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Housing Affordability In Canada Has Been Improving For 9 Straight Months: NBF

Daniel Tencer
A house for sale privately by its owners in Hamilton, Ont., May 13, 2017.

Affordability improved in every major Canadian housing market in the third quarter of this year, marking nine straight months that homes have become cheaper relative to incomes, National Bank of Canada says.

The bank’s latest quarterly housing affordability survey found that the national cost of housing has returned to its long-run average of 43 per cent of average income.

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But that “does not mean that the situation is back to normal in all metropolitan areas,” National Bank economists Matthieu Arseneau and Kyle Dahms wrote.

“Despite some welcome progress in the last three quarters, the situation remains difficult in the two largest markets by housing market value,” they wrote, referring to Toronto and Vancouver.

This chart shows the household income needed to buy property in each city.

Houses and condos remain well above their average affordability in Toronto, as do detached homes in Vancouver. But condos in Vancouver — where house prices have been falling for two years — have returned to their long-run affordability level, the report found — which, in Vancouver’s case, is still pretty elevated.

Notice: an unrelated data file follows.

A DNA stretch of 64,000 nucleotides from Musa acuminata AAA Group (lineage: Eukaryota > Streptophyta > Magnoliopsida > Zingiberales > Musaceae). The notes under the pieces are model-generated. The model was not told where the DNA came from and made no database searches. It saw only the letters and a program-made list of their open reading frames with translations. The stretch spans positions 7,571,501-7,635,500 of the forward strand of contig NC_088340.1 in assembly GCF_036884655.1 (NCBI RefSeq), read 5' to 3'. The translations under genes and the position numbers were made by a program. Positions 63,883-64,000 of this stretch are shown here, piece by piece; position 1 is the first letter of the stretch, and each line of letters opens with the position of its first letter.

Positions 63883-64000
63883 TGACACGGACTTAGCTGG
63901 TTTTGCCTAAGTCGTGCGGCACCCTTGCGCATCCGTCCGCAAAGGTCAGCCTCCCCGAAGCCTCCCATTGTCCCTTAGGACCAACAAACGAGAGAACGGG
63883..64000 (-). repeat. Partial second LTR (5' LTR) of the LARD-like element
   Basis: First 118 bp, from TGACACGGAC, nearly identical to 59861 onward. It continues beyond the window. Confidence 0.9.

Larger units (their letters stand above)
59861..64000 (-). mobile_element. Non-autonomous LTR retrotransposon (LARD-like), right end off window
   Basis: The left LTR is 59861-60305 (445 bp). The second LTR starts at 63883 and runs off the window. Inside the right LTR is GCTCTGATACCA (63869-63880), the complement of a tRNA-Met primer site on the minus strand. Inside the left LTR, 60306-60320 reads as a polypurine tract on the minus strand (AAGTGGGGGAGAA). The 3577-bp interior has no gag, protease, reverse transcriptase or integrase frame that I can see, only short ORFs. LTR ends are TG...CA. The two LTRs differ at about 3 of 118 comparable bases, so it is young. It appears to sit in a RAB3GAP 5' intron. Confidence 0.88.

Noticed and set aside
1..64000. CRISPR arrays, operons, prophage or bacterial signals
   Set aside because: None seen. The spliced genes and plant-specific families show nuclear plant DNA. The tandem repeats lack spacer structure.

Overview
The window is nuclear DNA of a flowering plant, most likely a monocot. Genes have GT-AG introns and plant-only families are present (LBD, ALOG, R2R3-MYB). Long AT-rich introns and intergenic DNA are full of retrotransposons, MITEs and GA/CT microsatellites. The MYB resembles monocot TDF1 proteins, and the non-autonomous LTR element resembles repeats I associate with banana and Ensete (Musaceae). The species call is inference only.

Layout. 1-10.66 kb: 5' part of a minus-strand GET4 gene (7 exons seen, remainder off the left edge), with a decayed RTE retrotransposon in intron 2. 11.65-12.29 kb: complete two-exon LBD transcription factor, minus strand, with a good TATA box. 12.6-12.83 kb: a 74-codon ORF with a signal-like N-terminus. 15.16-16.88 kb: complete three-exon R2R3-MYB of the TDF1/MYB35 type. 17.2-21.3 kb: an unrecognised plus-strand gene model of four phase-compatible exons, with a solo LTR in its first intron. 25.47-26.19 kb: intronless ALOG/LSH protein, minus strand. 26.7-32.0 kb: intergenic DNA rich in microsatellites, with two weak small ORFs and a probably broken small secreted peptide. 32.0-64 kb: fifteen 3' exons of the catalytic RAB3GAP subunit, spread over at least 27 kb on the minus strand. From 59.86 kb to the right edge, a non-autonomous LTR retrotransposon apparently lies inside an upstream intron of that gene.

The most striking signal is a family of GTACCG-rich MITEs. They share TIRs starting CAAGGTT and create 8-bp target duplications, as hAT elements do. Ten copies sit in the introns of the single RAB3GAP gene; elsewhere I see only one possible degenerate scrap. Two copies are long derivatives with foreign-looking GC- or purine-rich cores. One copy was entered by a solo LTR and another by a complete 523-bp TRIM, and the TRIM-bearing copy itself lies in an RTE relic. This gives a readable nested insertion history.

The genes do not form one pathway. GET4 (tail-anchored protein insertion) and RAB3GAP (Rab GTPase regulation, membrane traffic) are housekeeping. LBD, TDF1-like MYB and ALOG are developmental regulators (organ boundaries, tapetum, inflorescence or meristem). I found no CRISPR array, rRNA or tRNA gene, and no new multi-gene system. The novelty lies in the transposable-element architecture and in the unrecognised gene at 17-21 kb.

But this improvement could be short-lived. With mortgage rates declining over the course of the year, home sales have heated up and house prices are again rising faster than incomes in many parts of the country.

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The Canadian Real Estate Association reported that home sales jumped 15.5 per cent in September, and the national average house price rose 5.3 per cent, to $515,000. It’s the strongest price growth seen in several years.

“Surging population growth in Canada’s largest metro areas, coupled with leveling mortgage rates should limit the scope for further improvement in home affordability,” Arseneau and Dahms wrote.

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